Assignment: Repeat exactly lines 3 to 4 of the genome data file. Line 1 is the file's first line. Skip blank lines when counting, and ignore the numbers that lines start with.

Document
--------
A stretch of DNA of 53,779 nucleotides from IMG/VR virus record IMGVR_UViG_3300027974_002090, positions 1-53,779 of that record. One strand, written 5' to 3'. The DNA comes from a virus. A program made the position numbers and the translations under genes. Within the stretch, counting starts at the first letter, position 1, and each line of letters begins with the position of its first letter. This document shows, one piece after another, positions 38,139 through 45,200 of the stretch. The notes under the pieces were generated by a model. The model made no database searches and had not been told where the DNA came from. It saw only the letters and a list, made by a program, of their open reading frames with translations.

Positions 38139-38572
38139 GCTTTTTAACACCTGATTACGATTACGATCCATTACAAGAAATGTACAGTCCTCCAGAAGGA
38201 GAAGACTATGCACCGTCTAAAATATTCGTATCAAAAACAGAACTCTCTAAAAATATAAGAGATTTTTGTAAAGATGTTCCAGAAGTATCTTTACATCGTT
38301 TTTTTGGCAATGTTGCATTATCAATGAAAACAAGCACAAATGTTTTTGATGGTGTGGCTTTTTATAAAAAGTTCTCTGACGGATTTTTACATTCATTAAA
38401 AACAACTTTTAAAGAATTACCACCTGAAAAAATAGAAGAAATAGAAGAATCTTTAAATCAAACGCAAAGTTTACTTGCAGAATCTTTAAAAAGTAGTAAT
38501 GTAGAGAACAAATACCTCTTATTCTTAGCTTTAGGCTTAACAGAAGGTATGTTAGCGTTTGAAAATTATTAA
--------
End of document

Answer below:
38139 GCTTTTTAACACCTGATTACGATTACGATCCATTACAAGAAATGTACAGTCCTCCAGAAGGA
38201 GAAGACTATGCACCGTCTAAAATATTCGTATCAAAAACAGAACTCTCTAAAAATATAAGAGATTTTTGTAAAGATGTTCCAGAAGTATCTTTACATCGTT